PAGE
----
Goa: Mobilising the land resource

By Prabhakar Timble
20 June 2013 06:01 IST

Land is emerging as the great Goan weakness and a threat to demographic identity. This is largely due to six factors. Firstly, though gifted in terms of natural environment the quantity of land available for meeting the growing demands of development, infrastructure and housing is extremely limited. Perhaps, Goa is the smallest State of the Indian Union in terms of land area. Secondly, development has brought in immigration finally concluding in permanent settlements. Thirdly, Goa is looked at as a land of opportunity for investments in real estate for high gains in the short-term and supernormal accretions in the long-term. Fourthly, the Brand Goa mix of natural beauty, social harmony and zest for life coupled with accessibility is luring the rest of India and even foreigners to own lands. Fifthly, the disregard and neglect of agriculture and allied economic activity either because of lack of perceptible returns or other reasons has resulted in the transfer of ownership into non-agricultural hands. Sixthly, ancestral land is viewed as commerce by overseas Goans and those who have migrated from villages to other parts of the country.  For most of them it is an inherited “liability” which turns out to be an asset only if converted into white and black currency.  Government lands and those mobilised through land acquisition have also gone to outside capitalist for genuine projects as well as avoidable and some even questionable ones.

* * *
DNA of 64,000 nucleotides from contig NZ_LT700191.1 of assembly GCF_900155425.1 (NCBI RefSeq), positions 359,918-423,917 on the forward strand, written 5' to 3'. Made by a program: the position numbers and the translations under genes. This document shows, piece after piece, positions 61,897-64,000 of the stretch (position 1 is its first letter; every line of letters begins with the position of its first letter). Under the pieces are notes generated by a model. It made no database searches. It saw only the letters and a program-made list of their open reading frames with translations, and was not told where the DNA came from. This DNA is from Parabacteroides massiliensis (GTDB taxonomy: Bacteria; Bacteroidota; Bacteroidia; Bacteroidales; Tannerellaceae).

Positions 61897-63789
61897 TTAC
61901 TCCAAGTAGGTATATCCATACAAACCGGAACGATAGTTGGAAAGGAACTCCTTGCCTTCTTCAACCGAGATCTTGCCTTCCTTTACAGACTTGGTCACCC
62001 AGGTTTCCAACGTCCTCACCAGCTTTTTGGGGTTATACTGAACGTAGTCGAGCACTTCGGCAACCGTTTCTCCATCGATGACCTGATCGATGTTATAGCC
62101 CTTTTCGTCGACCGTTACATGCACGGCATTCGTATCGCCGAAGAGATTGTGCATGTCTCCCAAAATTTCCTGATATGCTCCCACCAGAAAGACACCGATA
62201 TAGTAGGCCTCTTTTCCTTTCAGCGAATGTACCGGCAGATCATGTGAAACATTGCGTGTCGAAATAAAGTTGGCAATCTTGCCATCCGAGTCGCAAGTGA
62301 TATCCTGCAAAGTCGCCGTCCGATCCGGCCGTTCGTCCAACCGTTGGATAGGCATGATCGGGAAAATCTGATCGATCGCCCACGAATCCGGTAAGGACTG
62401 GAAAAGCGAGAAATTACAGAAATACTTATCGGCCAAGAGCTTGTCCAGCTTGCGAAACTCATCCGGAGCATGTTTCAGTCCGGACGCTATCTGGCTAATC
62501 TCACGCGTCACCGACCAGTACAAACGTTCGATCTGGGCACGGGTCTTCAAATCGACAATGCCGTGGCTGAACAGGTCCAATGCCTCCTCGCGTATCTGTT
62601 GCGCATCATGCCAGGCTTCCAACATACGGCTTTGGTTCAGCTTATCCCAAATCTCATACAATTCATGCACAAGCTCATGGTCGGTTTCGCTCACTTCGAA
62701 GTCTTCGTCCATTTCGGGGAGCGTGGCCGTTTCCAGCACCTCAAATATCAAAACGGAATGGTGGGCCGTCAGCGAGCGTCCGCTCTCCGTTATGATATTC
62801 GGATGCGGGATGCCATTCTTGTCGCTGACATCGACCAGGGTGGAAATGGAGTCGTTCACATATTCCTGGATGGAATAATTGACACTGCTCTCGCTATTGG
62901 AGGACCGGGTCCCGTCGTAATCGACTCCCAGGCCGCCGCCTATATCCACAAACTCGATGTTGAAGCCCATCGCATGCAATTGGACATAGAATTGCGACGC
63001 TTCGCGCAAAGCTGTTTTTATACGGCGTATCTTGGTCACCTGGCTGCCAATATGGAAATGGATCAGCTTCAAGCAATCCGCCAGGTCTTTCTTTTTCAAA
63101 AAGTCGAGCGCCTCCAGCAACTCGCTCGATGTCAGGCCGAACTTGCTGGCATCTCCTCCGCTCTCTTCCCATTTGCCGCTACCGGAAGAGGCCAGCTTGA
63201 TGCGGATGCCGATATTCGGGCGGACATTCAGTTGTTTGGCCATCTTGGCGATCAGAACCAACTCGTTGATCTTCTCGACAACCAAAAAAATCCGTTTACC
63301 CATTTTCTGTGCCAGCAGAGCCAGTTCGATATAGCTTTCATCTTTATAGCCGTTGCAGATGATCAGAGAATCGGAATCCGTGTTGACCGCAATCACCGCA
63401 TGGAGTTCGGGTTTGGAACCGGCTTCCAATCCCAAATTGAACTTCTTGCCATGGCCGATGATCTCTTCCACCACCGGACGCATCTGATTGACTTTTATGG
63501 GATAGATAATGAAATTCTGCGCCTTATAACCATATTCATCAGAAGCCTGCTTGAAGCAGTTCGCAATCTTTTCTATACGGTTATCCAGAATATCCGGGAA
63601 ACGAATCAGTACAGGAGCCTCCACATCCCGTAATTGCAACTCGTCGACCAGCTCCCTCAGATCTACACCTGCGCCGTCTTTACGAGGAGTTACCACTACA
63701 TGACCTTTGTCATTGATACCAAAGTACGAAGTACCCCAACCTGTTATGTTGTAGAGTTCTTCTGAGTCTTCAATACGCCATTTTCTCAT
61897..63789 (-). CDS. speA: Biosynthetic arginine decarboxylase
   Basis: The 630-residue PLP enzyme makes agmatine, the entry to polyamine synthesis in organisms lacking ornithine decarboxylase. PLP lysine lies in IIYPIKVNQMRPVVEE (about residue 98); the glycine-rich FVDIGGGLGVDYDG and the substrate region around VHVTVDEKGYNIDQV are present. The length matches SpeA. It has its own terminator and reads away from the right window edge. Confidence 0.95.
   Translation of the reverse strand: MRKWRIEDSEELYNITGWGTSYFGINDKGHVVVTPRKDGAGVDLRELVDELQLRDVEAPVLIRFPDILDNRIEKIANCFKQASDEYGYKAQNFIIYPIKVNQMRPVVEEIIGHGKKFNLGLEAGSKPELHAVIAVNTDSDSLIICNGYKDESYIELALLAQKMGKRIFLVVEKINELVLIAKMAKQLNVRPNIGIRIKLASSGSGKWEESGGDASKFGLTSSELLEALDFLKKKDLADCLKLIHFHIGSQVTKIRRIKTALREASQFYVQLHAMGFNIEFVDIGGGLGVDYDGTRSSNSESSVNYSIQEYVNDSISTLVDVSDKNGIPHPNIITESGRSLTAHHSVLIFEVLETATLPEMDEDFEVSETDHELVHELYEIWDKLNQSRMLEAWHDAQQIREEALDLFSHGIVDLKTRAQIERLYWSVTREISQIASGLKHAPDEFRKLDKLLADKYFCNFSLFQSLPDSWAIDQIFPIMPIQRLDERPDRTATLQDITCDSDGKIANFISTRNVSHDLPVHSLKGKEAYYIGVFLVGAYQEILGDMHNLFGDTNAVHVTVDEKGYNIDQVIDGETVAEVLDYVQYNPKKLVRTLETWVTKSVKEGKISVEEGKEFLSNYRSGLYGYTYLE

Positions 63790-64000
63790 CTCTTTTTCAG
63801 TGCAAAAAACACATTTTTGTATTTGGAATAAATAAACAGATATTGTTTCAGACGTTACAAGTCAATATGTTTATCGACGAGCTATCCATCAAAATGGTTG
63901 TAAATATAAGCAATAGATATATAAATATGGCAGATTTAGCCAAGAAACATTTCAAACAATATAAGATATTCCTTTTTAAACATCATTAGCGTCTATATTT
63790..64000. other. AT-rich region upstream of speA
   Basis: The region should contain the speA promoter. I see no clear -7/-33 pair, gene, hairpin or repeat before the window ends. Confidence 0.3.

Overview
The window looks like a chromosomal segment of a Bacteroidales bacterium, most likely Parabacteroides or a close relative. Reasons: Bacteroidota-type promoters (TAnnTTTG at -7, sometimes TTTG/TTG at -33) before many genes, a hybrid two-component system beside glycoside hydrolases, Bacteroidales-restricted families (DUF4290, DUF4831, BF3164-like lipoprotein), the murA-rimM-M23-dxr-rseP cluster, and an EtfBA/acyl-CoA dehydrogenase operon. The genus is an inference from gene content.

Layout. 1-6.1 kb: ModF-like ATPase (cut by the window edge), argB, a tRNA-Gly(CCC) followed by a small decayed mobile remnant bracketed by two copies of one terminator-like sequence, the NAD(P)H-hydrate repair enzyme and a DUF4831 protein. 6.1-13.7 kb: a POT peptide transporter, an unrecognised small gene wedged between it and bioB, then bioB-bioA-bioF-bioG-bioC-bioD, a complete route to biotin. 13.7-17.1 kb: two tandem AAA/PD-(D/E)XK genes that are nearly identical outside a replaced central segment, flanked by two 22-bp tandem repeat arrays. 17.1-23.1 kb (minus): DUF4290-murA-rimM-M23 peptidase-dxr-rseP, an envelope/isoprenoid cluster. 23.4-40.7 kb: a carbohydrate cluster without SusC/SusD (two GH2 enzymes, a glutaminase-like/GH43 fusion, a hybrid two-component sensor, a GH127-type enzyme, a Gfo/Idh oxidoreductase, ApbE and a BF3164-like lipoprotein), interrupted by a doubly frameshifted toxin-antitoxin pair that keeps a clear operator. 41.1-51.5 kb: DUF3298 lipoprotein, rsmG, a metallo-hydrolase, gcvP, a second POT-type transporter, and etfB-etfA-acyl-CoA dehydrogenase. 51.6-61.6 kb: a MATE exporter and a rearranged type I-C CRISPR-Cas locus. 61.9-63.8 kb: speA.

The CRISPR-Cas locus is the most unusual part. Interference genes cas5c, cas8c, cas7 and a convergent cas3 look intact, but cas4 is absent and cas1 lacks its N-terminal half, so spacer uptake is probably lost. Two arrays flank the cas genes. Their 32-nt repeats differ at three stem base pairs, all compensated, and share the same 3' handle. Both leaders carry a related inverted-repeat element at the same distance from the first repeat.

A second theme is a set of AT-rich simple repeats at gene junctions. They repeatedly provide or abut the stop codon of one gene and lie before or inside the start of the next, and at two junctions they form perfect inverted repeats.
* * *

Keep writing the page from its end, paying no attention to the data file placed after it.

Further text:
It is not that Goa has not gained. Land is an inevitable resource for infrastructure and industrial growth. The same thing holds true about labour and manpower. There can be no transformation without gains and losses. We have now realised that the growth has been lopsided in terms of regions. We are also recognising now that the growth has been at the cost of interests of the local population and environment. No other State can provide learning to Goa as the constraints that Goa faces are completely different as compared to other States.  The small size of our territory and the meagre numbers in terms of language and culture calls for a different treatment in terms of development outcomes if Goa’s priority is also to maintain its distinct identity.

Special status

The demand for special status for Goa as provided under Article 371 of the Constitution to empower the state legislature to make special laws in respect of ownership, transfer and sale of land and prohibit sale to citizens of India may not even reach the first stage of admission and consideration at the level of the central government. This is because Goa does not confirm to the minimum eligibility test of the hilly tribal dominated states in the north-east. An invocation of Article 371 disturbs the present equilibrium of the State of Goa with the Union and also with the other States comprising the Indian Union. A memorandum to the Prime Minister raising a demand of this nature is a cry in wasteland. Special status requires an amendment to the Indian Constitution. This can happen only if the major national parties take it up as a significant component of their agenda. No amount of resolutions, even unanimous from the forty legislators can act even as icebreakers on the issue. The need is to debate, negotiate and convince the major political parties and not just the party in power at the Centre.